What Actually Is Thundersnow?
Over the last couple hours, we've heard the phrase "Thundersnow" quite a bit. But what the heck is it?
People are claiming to have seen it. Others were hoping to have it for the game on Sunday at Highmark Stadium. It's Thundersnow...and it's a real thing.
The storm we're experiencing here in Western New York right now has had multiple people talking about Thundersnow. From space, it looks like this:
What is thundersnow?
There is a very scientific answer to this question that has to do with updrafts and upward bumps known as turrets but essentially, thundersnow is just like a thunderstorm that you would normally see in the summer, only instead of rain, it produces snow. It's a winter snowstorm with thunder.
What causes them to happen?
These storms normally happen during lake effect (or ocean effect) snow storms when cold air passes over warm water. You've heard that Lake Erie is very warm for this time of year, right? So when cold air like what we have with this storm passes over the lake, we get to see what in many other areas is a rare event.
How rare is it?
According to Discover, people don't get to see these storms all that often. They actually only get to witness about 6.3 thundersnow events per year.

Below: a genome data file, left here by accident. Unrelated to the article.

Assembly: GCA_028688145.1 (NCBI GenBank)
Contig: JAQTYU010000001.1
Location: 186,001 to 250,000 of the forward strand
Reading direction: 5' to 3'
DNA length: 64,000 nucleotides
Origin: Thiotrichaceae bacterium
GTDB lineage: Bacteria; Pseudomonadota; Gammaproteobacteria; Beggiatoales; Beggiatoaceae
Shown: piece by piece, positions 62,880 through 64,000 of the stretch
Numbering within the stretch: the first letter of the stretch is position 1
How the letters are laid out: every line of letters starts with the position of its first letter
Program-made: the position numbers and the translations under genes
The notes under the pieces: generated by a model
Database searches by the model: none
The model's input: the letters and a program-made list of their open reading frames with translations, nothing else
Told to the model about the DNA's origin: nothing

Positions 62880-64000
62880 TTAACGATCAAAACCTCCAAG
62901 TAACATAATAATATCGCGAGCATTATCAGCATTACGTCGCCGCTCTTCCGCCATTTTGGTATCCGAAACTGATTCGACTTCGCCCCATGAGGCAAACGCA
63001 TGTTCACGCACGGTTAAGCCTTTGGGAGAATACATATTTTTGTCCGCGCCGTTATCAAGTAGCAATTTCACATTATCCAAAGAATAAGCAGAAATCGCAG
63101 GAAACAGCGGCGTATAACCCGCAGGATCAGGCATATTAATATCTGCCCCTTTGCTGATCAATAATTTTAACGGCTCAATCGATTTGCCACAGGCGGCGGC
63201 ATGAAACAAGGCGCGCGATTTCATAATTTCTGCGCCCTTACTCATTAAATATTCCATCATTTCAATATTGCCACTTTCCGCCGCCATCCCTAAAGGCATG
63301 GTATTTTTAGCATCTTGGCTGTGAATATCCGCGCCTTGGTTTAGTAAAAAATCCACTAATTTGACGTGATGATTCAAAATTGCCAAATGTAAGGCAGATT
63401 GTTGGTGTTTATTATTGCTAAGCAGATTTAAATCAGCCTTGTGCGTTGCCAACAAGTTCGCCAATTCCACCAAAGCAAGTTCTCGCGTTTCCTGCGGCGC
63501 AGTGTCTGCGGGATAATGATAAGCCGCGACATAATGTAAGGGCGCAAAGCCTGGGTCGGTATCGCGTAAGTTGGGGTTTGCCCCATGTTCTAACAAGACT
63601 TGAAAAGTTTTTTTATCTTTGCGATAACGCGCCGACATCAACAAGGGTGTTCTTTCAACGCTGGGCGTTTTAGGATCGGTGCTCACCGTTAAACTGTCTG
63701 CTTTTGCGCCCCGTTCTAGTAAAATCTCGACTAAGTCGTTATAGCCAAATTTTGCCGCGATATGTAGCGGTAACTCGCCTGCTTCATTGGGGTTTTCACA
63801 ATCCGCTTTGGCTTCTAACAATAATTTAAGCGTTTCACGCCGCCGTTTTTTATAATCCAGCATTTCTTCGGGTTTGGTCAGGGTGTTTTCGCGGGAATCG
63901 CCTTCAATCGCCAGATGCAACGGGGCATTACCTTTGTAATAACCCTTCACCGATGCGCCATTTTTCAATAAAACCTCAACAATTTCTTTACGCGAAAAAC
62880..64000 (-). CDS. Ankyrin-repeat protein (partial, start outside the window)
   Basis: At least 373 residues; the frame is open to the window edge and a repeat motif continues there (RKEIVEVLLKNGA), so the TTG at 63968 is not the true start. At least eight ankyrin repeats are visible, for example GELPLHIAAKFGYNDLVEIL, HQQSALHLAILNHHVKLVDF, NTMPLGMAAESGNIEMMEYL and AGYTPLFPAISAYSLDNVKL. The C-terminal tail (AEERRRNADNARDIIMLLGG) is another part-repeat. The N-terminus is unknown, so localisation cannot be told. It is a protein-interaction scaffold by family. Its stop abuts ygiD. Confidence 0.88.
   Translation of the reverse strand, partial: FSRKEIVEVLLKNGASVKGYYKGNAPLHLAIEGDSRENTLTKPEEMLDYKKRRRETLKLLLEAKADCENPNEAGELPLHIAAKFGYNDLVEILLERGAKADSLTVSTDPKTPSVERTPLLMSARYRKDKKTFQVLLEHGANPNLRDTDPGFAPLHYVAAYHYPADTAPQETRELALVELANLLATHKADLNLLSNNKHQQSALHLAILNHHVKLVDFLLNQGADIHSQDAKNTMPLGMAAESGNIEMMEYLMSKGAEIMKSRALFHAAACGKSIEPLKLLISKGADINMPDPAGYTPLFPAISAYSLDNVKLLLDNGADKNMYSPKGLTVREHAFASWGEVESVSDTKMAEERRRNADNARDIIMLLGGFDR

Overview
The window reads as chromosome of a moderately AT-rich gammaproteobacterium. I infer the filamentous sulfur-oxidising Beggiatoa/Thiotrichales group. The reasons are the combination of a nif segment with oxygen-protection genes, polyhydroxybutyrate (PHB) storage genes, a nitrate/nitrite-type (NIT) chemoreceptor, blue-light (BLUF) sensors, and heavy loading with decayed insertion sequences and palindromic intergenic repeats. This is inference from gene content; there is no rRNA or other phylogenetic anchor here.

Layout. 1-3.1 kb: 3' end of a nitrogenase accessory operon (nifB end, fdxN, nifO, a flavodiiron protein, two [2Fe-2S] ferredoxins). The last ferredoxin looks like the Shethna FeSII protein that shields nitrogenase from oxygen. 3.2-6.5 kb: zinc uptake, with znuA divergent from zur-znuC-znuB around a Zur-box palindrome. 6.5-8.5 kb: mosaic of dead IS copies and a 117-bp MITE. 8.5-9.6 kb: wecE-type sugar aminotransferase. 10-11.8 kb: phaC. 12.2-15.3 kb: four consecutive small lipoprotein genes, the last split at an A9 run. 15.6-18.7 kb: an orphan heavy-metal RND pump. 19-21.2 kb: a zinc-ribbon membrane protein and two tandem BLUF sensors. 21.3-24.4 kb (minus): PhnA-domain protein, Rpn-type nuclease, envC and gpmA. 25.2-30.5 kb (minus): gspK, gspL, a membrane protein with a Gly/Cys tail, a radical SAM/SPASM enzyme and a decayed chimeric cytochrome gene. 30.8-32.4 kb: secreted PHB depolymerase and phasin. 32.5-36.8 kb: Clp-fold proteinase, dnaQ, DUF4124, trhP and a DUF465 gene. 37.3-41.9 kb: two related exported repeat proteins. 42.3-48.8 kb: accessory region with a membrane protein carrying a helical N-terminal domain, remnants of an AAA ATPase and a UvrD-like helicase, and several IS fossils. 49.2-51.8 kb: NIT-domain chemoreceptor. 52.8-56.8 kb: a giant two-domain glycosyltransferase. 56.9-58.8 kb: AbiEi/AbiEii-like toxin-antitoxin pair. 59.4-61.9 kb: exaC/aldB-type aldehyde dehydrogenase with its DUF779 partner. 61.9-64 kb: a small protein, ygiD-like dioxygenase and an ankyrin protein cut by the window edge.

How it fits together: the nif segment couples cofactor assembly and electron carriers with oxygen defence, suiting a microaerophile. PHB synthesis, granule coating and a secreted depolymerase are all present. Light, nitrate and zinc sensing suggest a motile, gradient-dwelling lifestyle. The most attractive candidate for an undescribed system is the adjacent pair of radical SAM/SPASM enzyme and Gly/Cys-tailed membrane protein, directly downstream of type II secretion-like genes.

Then what's the difference between a normal thunderstorm and thundersnow?
If it's just like a normal thunderstorm, what makes it different besides the fact that it's snow instead of rain? There are a couple differences really just in the way you see it. First, while thunder from normal thunderstorms can be heard from miles away, you often don't hear the thunder from thundersnow outside of the 2-3 miles from where the lightning originates. Also, the lightning that comes with it will often appear brighter as it reflects off the snow.
What do I need to do to stay safe during thundersnow?
The best bet is to stay inside if you can. Simple as that. The storm is going to probably produce poor driving conditions, so try to stay off the roads. The lightning produced can be dangerous as well. Remember that lightning doesn't only strike the tallest thing around. It can strike anywhere. But do your best to stay away from trees and tall metal objects.